Climate change is a global issue, but affects
people on a local scale. The rising temperatures in the atmosphere are causing a number of
impacts around the globe, and researchers from Imperial College London have looked into
how climate change will impact the reindeer husbandry practice in northern Sweden. In
this video they will present an adaptation plan developed specifically for this industry
and location, to ensure the tradition of reindeer herding can continue into the future. The
four main impacts of climate change that are likely to be disruptive to the reindeer herding
industry are wildfires, droughts, extended seasons and increased rainfall. Wildfires
have become and will be increasingly more common and pose a great threat to farmers
and herders across the country. Droughts affects the animals’ access to food and overall
health. Longer summers would put pressure on food sources and could alter the food chain.
Finally, more rainfall in the autumn highly increases the likelihood of hard, unbreakable
snow and ice cover, making the reindeers’ natural source of food – lichen – unavailable.
Climate change poses a great threat to the traditional industry of reindeer husbandry
and the farmers face increased risks of economic losses unless solutions are adopted. Wildfires
are hard to prepare for and adapt to, but there are two main methods to reduce the risk.
By participating in forest management, especially in areas where the treeline is likely to progress
to, the availability of dead biomass to fuel fires can be controlled. This would benefit
both the reindeer and the health of the forest. Allowing reindeer to graze in areas close
to the treeline early in the year, reduces the number of trees growing in the north and
saves the more northern feeding grounds for later in the season. Secondly, relocating
storage buildings for foodstock away from the northward progressing forests can be an
important step to ensure there is enough food to last through the winter. Longer summers
and shorter winters will alter ecosystems significantly and this opens for new pests
and diseases to affect the reindeer herds. It’s important to educate yourself about
these, as well as reduce the spread of diseases by limiting contact with other herds and euthanise
affected individuals when necessary. New predators such as lynx, wolves and brown bears, will
be expanding their territories to be a threat to herds. It is therefore important to increase
the frequency of check ups and protecting pregnant cows is essential. Using tracking
systems allows for the herder to be notified if an individual stops moving for longer periods
of time, and allows you to check on it. In addition to this, food sources would be strained
as there is limited regeneration time. Herders should therefore rely more on extra feed during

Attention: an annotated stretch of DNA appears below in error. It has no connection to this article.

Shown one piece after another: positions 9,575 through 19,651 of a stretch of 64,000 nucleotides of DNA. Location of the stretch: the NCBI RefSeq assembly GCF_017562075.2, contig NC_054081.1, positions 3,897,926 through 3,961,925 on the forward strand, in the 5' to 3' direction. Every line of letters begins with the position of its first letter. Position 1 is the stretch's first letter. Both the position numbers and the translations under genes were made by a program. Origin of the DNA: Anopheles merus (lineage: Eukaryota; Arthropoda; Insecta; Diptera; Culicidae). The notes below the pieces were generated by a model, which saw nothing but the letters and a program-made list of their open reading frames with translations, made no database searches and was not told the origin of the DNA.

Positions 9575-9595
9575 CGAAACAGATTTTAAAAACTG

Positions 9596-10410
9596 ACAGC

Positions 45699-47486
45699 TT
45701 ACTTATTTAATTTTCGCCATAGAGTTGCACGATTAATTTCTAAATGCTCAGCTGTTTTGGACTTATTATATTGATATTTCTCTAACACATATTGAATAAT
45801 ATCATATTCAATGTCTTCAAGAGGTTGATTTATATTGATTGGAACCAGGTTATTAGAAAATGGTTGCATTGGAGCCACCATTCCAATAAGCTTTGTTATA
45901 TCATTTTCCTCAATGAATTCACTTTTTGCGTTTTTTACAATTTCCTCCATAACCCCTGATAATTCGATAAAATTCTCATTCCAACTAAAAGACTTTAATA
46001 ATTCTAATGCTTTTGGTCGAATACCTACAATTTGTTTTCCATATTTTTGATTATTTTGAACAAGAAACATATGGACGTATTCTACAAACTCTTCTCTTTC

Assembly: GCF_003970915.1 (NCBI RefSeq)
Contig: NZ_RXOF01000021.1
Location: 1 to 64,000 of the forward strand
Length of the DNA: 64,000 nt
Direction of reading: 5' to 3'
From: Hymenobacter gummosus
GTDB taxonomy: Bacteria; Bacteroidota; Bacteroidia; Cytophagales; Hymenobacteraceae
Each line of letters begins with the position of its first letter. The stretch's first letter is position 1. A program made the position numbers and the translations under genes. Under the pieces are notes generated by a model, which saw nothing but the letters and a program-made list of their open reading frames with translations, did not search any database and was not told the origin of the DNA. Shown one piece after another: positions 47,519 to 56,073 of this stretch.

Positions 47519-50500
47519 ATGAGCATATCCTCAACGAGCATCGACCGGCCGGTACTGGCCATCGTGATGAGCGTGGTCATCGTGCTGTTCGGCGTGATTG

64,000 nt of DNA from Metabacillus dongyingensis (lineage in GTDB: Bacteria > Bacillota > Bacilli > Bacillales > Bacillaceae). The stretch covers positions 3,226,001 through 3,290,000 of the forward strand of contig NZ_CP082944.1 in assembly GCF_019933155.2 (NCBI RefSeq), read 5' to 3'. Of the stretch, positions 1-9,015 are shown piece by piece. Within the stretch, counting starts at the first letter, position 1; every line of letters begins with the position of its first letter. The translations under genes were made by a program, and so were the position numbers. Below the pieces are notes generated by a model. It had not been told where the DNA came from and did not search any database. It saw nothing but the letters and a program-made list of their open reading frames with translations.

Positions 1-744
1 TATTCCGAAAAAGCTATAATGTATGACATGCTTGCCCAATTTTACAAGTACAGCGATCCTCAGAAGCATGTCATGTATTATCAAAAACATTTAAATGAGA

the winter months and reduce the dependency on lichen as this could be covered by hard
snow and ice. Another adaptive action is to regulate the herd size depending on climate
predictions. Temperatures in Sweden are likely to increase, with summer mean temperatures
reaching 15C further north every year. This means that permafrost is going to melt further
and further north. Herders should use this to their advantage and move their reindeer
to melting areas, making sure there is enough water available. In dry periods, herders should
ensure the access to more traditional water sources such as rivers and lakes. With warmer
temperatures comes more rain in the autumn flooding rivers and smaller lakes all over
Sweden. Reindeer are smart enough to avoid marshy areas, but it could be necessary for
them to cross wet areas to get from one feeding ground to the next. With less permafrost and
more rain comes more marshes that could trap individual reindeer, so it is important to
do frequent check ups. GPS tracking devices should be attached to the animals, which notifies
you if an animal has been standing still for too long, indicating a trapped individual.
In order to avoid flooded rivers in common migration routes, ditches should be dug to
alleviate the pressure on the main rivers. Hard river management solutions, such as using
bricks or other solid material to support the edges could reduce maintenance efforts,
but has a higher up front cost. Reducing the dependency on individual feeding grounds,
and introducing alternative food sources, such as hay and grass, reduces risk of undernourishment
and other health issues. You can ensure these new adaptation plans are implemented by supporting
researchers in their effort to find the best solutions. At the moment, not as many herders
as we would hope for are participating in the experiments. It is clear that climate
change could impact the traditional industry of reindeer husbandry in multiple ways, but
by preparing and adapting to these changes your economy and herd will be able to thrive.
The four most important adaptations to remember are to
Adapt migration routes to expected seasons and weather projections. Seek educational
materials about individual impacts to best prepare yourself for emergency situations.
Report back to local governments about the impacts you are experiencing and which adaptation
methods you have used. And finally, do more frequent check ups on your herd when conditions
are different from what you are used to. Climate change doesn’t have to end reindeer husbandry.
Be ready for change, and you and your herd will be looking towards a brighter future.